Sunday, November 27, 2011

Hip Impingement

Hip impingement is increasingly recognized as a common cause of hip pain in athletes, adolescents, and young (less than age 50) adults. The hip is a ball and socket joint with a wide range of motion, stabilized by a capsule, surrounding muscles and cartilage (the labrum). Hip impingement happens when the ball hits the edge of the socket due to structural mismatch. This causes injury to the cartilage and can lead to hip arthritis if untreated. While activity increases symptoms, this is not due to overuse.

Activities that are troublesome include prolonged sitting, leaning forward, getting in or out of a car or pivoting in sports. People are predisposed to impingement by congenital or development abnormalities. The onset of pain is usually gradual and progressive. Since the normal activities of daily living cause pain, it’s not helpful to recommend rest. Anti-inflammatory medications can sometimes be helpful and it’s wise to try physical therapy to improve hip muscle flexibility and strength, as well as posture. Success with these measures may be due to the young age of the patients. If these measures do not give adequate relief, consultation with an orthopedist is needed as well as imaging studies.

Arthroscopy can give good results. The goals are to alleviate impingement, to repair or remove injured tissue and to prevent or delay osteoarthritis.

Wednesday, November 16, 2011

The Binge Season

Who doesn’t love comfort food? Unfortunately, the American population is far too comfortable. Americans love to eat and drink and at this time of the year there are fewer opportunities to be physically active. 

The binge season (Thanksgiving through New Year’s) is a good time to really pay attention to what we eat and much we consume. No one gained weight from eating too much turkey – it’s the second helpings of everything else that are deadly. Not only do we all eat too much but we drink too much as well. Non-alcoholic beverages can pack a huge caloric punch (be sure to be seated when reading the nutrition label on the eggnog).  

We need to set better examples for our children. Today, two-thirds of adults and nearly one in three children are overweight or obese. It is certainly not easy but we need to save ourselves and our children.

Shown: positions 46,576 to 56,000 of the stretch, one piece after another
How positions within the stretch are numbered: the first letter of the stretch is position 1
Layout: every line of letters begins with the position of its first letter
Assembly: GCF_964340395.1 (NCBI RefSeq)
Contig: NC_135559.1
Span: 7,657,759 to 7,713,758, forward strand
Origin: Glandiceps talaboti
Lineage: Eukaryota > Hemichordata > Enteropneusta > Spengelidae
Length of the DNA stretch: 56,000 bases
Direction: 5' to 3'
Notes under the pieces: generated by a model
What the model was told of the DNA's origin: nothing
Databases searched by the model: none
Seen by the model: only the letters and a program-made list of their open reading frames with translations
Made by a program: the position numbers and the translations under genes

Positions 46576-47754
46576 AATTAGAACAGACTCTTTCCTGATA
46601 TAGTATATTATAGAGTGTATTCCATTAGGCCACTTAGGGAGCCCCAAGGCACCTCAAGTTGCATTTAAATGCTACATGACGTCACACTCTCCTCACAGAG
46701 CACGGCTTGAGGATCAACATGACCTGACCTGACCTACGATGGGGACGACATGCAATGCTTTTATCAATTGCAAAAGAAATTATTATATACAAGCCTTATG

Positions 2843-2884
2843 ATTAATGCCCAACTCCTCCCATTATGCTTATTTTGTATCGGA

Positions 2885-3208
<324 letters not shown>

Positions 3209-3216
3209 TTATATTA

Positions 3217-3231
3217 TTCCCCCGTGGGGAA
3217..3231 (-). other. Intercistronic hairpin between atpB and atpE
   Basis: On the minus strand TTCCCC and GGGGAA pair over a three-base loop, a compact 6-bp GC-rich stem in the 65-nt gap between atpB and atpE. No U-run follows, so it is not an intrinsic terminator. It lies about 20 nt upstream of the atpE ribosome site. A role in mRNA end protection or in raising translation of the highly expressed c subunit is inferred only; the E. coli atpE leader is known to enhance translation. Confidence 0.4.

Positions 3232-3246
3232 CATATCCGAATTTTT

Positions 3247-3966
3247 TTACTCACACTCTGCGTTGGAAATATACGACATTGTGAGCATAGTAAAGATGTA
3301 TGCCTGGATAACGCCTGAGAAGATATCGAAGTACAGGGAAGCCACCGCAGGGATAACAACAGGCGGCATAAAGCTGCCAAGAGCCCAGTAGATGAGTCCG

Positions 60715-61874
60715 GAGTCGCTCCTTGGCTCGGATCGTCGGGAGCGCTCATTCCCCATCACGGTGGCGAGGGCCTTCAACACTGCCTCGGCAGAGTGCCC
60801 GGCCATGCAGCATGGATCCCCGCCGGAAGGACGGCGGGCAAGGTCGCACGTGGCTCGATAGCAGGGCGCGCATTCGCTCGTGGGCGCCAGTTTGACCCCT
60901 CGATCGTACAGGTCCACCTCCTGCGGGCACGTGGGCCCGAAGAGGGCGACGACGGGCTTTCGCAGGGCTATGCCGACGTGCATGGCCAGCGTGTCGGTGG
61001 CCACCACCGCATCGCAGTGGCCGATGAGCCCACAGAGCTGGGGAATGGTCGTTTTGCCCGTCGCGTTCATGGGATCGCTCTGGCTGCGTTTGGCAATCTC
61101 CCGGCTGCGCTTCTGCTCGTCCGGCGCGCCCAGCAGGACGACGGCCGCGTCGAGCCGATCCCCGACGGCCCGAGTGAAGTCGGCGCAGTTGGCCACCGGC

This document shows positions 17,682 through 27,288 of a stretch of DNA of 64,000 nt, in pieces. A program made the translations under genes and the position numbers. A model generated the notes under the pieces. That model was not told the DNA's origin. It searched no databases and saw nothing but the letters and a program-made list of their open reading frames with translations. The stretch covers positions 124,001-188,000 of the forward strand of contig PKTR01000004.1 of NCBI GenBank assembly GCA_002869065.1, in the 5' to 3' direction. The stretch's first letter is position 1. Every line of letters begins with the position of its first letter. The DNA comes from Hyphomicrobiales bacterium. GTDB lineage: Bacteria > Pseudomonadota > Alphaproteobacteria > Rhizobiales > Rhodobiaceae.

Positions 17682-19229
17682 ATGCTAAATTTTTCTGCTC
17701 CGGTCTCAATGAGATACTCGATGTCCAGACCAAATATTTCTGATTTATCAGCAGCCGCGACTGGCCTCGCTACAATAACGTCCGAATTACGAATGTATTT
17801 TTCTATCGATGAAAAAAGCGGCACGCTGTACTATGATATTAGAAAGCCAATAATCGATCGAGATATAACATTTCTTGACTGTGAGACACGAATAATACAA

Enjoy the holidays and enjoy your food – just enjoy a little less food.

To get started:

Healthy Eating: Make It Happen

Losing Weight

Tuesday, November 8, 2011

2011-2012 Influenza Season Week 43

Flu activity is minimal across the United States and there has not yet been confirmed influenza in Connecticut as of the week ending October 29. This is certain to change in the coming weeks. Flu shots are plentiful and easy to obtain. There are very few people who should not be immunized – almost everyone should have a flu shot. 

Monday, November 7, 2011

Can Chocolate Reduce Heart Disease?

Diet is a key life-style factor in the development of cardiometabolic disorders such as type 2 diabetes and cardiovascular disease. Based on observational evidence, and as published in the British Medical Journal, increased levels of chocolate consumption seem to be associated with a substantial reduction in the risk of cardiometabolic disorders.

Recent studies, both observational and experimental, have suggested that chocolate consumption has a favorable effect on human health. Cocoa products have a positive effect on blood pressure, cholesterol levels, atherosclerosis and insulin resistance. It is not clear if chocolate consumption is related to a decrease in heart attacks or stroke. The advantageous effects seem to be mediated by the high content of polyphenols present in cocoa products; these in turn lead to the increased bioavailability of nitric oxide resulting in beneficial effects on blood pressure, insulin resistance and blood lipids.

Unfortunately, one has to consider other aspects associated with chocolate consumption. Commercially available chocolate products have a lot of calories (from sugar and fat) and excessive ingestion will induce weight gain (a risk factor for high blood pressure, high cholesterol and diabetes).

It’s possible that chocolate might be a delicious therapy to prevent cardiometabolic disorders if consumed in moderation and if efforts are made to reduce the sugar and fat content of currently available products. 

To read more: BMJ, 29 Aug 2011

For more fun: Growing Up on the Chocolate Diet by Lora Brody